Dismiss Notice
Join Physics Forums Today!
The friendliest, high quality science and math community on the planet! Everyone who loves science is here!

Representations of the Fundamental Group

  1. Jun 17, 2009 #1
    This is not important, but it's been bugging me for a while.
    I'm struggling to see how the locally constant sheaves of vector spaces on X give rise to representations of the fundamental group of X.

    The approach I've been thinking of is the following. Given a locally constant sheaf F on X, the associated topological space |F| is a covering space for X. Thus, given a loop [tex]\gamma[/tex] in X with base point x and a point y in [tex]F_x[/tex] we can lift to a uniqe curve [tex]\gamma'[/tex] in |F| with initial point y. Setting [tex]\gamma\cdot y=\gamma'(1)[/tex] we obtain an action of [tex]\pi(X,x)[/tex] on [tex]F_x[/tex] which is called the monodromy action. [tex]F_x[/tex] is a vector space, but I don't see how we know that the map [tex]y\mapsto\gamma\cdot y[/tex] is linear.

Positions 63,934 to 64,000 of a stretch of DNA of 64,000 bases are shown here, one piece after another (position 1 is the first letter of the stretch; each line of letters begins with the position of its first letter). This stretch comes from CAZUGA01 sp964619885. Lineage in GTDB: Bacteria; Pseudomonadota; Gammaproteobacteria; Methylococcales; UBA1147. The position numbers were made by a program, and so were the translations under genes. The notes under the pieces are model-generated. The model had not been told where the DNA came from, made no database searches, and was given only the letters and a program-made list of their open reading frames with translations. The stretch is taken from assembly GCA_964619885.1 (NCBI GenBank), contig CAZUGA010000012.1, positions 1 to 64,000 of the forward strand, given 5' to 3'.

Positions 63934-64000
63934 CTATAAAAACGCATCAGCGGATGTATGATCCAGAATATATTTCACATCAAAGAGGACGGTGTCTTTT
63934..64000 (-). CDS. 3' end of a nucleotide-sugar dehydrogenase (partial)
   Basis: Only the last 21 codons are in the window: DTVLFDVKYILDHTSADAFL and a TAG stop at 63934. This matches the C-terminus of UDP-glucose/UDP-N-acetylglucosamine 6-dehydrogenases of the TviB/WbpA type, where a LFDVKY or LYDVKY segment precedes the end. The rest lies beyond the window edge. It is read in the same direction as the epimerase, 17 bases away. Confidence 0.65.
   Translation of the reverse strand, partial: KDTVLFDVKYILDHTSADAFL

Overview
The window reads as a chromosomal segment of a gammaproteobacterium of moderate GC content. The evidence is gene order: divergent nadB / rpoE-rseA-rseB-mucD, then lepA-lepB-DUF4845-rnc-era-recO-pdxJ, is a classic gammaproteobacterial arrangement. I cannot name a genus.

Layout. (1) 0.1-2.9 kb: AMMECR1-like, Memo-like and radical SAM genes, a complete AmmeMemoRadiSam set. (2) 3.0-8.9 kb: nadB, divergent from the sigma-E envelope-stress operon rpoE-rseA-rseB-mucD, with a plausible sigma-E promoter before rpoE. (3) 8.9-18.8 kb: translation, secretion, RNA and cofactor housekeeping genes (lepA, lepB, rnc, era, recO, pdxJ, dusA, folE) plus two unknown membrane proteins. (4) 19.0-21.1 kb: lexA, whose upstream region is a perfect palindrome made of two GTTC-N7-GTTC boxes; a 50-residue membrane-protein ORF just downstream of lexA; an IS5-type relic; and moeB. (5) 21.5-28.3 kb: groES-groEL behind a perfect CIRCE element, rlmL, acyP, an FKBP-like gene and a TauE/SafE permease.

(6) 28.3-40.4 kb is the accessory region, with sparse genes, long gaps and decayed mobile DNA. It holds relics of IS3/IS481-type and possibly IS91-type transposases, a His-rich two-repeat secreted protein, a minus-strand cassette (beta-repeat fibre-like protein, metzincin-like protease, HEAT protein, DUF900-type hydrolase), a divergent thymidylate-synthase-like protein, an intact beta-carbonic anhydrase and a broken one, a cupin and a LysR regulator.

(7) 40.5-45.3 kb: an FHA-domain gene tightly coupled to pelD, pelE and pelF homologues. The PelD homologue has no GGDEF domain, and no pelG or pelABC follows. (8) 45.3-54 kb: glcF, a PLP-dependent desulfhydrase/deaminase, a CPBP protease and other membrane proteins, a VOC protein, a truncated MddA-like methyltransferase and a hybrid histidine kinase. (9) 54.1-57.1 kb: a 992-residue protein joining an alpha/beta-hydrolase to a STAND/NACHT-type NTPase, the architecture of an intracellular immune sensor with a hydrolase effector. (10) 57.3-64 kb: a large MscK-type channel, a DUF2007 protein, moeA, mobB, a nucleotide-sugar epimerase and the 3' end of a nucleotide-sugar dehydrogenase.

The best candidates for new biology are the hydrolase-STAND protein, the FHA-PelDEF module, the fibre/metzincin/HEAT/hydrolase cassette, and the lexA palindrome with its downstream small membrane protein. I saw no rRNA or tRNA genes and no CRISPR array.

Or possibly this is not the right approach?

    Any help is greatly appreciated - O
     
  2. jcsd
  3. Jun 17, 2009 #2

    Hurkyl

    User Avatar
    Staff Emeritus
    Science Advisor
    Gold Member

    You have to use the fact that you're working in a sheaf of vector spaces, not just a sheaf of sets where you've put a vector space structure on one of the fibers.
     
Know someone interested in this topic? Share this thread via Reddit, Google+, Twitter, or Facebook




Similar Discussions: Representations of the Fundamental Group
  1. Fundamental Group (Replies: 1)

  2. Fundamental Group (Replies: 1)

  3. The Fundamental Group (Replies: 19)

  4. Fundamental Group (Replies: 3)

Loading...